Alan Silvestri was an inspired choice to score Steven Spielberg's virtual reality adventure. After all, it's a feature length love letter to 80s pop culture, including Back to the Future, and Silvestri's groundbreaking symphonic score was at the heart of the latter. The composer riffs on his 1985 masterpiece, and indeed the warm tone of his other classic scores, to craft a delightfully nostalgic, warm-hearted soundscape. No mere pastiche of eighties family scores, this is the genuine article from one of the format's original pioneers - in what’s been an excellent year for Silvestri (Avengers: Infinity War and Welcome to Marwen also feature prominently), this is his crowning achievement. Silvestri's score for Ready Player One is available at Amazon.co.uk and Amazon.com.
Contrary to popular belief, the Marvel Cinematic Universe (MCU) has yielded several memorable scores, from the rousing patriotism of Alan Silvestri's Captain America: The First Avenger to Christopher Beck's sly, caper-infused Ant-Man. Even so, it’s Ludwig Goransson's Black Panther that has made MCU history, being the first score in the franchise to scoop a Golden Globe nomination, and deservedly so. Mixing up traditional symphonic power with authentically researched Senegalese instrumentation and trap hip hop, it's one of the most compelling and idiosyncratic superhero scores in recent memory. Black Panther can be found at Amazon.co.uk and Amazon.com.
It's no mean feat living up to the formidable legacy of Disney's Mary Poppins and its composers, the Sherman brothers. But Marc Shaiman, the man tasked with making sure Mary Poppins Returns slips down like a spoonful of sugar, is a dab hand at melody and beauty. The American President Oscar nominee deploys his penchant for warm harmony and acute spotting to accentuate the wit and wonder of Emily Blunt's take on Poppins. Meanwhile the new songs, composed with lyricist Scott Wittman, are a delight, varying from crazed Eastern European jazz ("Turning Turtle") to raucous vaudeville pastiche ("A Cover is not the Book"). The song and score album for Mary Poppins Returns can be found at Amazon.co.uk and Amazon.com.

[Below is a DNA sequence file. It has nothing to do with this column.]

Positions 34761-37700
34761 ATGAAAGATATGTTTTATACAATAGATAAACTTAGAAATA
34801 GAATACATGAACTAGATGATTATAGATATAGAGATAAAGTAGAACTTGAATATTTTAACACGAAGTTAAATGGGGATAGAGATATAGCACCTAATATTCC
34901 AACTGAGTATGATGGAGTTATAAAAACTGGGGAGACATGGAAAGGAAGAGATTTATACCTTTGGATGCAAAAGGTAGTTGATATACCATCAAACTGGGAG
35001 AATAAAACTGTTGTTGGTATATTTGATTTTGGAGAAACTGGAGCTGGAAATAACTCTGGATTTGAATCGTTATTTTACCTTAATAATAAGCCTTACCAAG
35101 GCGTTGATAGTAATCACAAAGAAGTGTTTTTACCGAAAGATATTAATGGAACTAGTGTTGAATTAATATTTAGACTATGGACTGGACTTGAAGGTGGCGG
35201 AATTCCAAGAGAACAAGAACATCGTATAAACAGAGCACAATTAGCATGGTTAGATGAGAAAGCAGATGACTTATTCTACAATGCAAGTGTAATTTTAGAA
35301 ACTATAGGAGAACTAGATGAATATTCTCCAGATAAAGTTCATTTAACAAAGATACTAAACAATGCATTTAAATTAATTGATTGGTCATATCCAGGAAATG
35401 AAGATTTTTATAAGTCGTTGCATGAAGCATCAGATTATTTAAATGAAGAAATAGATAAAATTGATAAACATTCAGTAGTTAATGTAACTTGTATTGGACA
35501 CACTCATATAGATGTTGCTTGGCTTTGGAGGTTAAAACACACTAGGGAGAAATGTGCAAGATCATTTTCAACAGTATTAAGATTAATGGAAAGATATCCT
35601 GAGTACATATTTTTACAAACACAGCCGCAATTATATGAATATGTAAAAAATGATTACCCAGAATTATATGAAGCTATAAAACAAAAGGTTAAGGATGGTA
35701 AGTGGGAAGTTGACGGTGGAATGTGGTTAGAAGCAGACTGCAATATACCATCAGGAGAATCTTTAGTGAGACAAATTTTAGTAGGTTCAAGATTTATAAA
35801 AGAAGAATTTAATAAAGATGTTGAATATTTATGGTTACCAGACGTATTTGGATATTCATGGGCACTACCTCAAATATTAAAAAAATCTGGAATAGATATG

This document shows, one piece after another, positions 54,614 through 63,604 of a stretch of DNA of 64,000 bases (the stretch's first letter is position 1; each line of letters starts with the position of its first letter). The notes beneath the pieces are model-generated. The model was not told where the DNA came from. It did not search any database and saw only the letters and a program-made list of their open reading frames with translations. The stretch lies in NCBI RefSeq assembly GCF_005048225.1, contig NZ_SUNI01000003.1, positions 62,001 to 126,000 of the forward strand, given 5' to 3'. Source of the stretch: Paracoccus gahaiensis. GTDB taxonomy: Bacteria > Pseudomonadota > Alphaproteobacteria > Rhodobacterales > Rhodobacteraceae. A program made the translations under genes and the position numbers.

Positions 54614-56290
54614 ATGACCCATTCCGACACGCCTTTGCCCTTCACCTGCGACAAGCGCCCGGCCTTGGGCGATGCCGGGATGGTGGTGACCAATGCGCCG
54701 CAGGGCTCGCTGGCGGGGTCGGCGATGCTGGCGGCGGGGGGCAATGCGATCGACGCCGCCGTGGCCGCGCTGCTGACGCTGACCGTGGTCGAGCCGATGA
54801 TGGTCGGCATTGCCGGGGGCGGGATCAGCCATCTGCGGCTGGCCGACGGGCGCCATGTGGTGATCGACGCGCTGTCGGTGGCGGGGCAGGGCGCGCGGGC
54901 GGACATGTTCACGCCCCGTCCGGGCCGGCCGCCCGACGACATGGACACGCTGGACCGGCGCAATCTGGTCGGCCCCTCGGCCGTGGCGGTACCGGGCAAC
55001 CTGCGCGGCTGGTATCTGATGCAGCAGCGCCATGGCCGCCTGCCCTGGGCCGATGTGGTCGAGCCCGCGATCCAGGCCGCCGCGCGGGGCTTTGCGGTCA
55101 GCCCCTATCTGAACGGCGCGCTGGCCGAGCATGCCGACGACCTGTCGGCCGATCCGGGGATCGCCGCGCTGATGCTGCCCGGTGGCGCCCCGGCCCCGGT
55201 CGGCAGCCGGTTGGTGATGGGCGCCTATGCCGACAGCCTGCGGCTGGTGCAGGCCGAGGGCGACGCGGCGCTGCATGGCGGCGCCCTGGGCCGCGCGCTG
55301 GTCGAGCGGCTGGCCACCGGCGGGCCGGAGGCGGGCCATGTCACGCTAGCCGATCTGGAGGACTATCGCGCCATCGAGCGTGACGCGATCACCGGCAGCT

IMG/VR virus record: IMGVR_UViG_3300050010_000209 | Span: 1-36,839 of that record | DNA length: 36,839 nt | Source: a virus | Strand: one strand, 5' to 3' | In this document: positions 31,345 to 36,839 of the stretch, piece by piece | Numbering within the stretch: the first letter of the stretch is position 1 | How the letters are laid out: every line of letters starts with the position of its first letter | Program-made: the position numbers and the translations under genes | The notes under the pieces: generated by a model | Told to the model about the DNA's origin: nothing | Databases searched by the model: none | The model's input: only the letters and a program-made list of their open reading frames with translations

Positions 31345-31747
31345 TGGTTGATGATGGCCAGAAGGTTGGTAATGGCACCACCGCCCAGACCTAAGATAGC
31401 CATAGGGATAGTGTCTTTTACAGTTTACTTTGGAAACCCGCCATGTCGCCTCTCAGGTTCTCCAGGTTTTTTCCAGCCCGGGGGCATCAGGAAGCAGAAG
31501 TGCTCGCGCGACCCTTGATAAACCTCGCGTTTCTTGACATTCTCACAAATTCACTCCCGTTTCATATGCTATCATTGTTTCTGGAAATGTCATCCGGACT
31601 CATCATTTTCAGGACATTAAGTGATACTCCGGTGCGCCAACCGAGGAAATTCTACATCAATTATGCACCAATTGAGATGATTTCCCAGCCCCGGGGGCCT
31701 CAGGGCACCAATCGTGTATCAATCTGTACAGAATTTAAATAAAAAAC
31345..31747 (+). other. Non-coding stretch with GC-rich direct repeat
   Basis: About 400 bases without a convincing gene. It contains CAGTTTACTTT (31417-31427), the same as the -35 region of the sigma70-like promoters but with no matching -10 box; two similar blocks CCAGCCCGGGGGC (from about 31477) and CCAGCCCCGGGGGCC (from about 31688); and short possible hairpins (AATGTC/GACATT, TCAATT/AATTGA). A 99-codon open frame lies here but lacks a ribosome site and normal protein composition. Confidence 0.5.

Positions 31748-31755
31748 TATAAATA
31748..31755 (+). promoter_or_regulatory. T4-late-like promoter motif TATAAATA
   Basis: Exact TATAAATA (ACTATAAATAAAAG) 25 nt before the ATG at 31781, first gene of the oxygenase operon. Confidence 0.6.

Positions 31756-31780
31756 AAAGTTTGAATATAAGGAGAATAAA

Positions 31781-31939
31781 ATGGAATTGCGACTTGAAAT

Damien Chazelle's engrossing, near-documentary look at Neil Armstrong's famed voyage to the moon was a box office flop, and has been largely shut out of the awards race. However this shouldn't blind people to its many qualities, not least of which is the subtle score by La La Land Oscar winner Justin Hurwitz. For the most part, the score takes its cue from Ryan Gosling's introspective lead performance, subtle electronics only occasionally giving way to balletic beauty. But in the end, the staggering Landing cue, arguably the finest of any movie this year, erupts in a cathartic, ecstatic homage to John Barry and Jerry Goldsmith, reinforcing the magnitude of Armstrong's achievement. The "First Man" score album is available at Amazon.co.uk and Amazon.com.
For the first time, John Powell applies his rambunctious sense of energy to a Star Wars canvas, and the results are spectacular. While John Williams contributes the main Han Solo theme, it's Powell's permutations of said theme, bolstered by dazzlingly intricate orchestrations during the action sequences, that brings the score soaring to life. Solo is one of the most thematically rich and entertaining Star Wars scores in recent memory - the new themes for Chewbacca, the Enfys Nest marauders and Han's love interest Qi'Ra are all wonderful - and proof positive they do indeed still write them like they used to. The score for "Solo: A Star Wars Story" can be found at Amazon.co.uk and Amazon.com.